Expression profiling with RNA from formalin-fixed, paraffin-embedded material
- Equal contributors
1 Department of Clinical Research, University of Bern, Murtenstrasse 35 CH-3010 Bern, Switzerland
2 Swiss Institute of Bioinformatics (SIB), CH-1015 Lausanne, Switzerland
3 National Center of Competence in Research (NCCR) Molecular Oncology, Swiss Institute for Experimental Cancer Research (ISREC), Epalinges, Switzerland
4 Pathology Länggasse, Forstweg 56, CH-3012 Bern, Switzerland
BMC Medical Genomics 2008, 1:9 doi:10.1186/1755-8794-1-9Published: 19 April 2008
Molecular characterization of breast and other cancers by gene expression profiling has corroborated existing classifications and revealed novel subtypes. Most profiling studies are based on fresh frozen (FF) tumor material which is available only for a limited number of samples while thousands of tumor samples exist as formalin-fixed, paraffin-embedded (FFPE) blocks. Unfortunately, RNA derived of FFPE material is fragmented and chemically modified impairing expression measurements by standard procedures. Robust protocols for isolation of RNA from FFPE material suitable for stable and reproducible measurement of gene expression (e.g. by quantitative reverse transcriptase PCR, QPCR) remain a major challenge.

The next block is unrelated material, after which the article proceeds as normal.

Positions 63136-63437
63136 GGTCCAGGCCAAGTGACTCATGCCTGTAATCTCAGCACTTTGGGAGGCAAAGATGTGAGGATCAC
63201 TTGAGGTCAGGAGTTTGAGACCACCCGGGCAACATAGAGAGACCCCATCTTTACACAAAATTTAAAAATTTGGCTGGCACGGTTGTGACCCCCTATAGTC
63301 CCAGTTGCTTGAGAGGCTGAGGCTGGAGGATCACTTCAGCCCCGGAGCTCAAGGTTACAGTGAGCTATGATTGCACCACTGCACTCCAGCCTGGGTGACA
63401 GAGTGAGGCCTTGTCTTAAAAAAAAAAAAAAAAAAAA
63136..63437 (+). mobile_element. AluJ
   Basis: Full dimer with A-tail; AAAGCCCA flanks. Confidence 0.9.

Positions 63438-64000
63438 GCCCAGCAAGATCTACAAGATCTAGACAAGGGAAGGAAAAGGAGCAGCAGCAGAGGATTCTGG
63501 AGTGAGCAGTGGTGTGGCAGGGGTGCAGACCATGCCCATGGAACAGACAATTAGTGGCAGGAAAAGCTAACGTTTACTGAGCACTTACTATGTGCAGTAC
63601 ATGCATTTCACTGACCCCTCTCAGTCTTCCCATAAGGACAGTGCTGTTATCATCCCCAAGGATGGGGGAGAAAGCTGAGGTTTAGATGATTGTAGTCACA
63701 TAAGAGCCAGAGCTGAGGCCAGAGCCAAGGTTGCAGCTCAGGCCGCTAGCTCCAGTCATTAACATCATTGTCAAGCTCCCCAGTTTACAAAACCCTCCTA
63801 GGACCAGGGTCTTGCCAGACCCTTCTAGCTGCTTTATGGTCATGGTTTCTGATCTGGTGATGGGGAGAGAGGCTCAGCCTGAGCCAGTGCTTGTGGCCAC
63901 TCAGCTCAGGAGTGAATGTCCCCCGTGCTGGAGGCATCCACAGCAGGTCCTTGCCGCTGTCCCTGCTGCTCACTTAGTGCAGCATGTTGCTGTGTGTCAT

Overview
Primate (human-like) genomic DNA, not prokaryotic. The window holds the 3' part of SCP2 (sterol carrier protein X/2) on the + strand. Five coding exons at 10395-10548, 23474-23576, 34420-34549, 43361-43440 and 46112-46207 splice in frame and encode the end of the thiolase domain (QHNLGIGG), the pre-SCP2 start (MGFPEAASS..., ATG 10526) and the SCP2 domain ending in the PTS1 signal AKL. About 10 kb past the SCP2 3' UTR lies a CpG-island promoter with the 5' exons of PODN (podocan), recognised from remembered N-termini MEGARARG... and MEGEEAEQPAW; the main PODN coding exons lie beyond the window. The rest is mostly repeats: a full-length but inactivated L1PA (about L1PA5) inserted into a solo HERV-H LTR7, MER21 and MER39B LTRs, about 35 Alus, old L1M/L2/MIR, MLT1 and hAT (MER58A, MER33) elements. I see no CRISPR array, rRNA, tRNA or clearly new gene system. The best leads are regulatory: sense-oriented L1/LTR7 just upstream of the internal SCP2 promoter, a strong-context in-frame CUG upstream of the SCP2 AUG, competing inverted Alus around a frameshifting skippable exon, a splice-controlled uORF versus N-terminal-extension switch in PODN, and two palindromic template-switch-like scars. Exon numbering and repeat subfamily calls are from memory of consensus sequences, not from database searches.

We present a simple procedure for RNA isolation from FFPE material of diagnostic samples. The RNA is suitable for expression measurement by QPCR when used in combination with an optimized cDNA synthesis protocol and TaqMan assays specific for short amplicons. The FFPE derived RNA was compared to intact RNA isolated from the same tumors. Preliminary scores were computed from genes related to the ER response, HER2 signaling and proliferation. Correlation coefficients between intact and partially fragmented RNA from FFPE material were 0.83 to 0.97.
We developed a simple and robust method for isolating RNA from FFPE material. The RNA can be used for gene expression profiling. Expression measurements from several genes can be combined to robust scores representing the hormonal or the proliferation status of the tumor.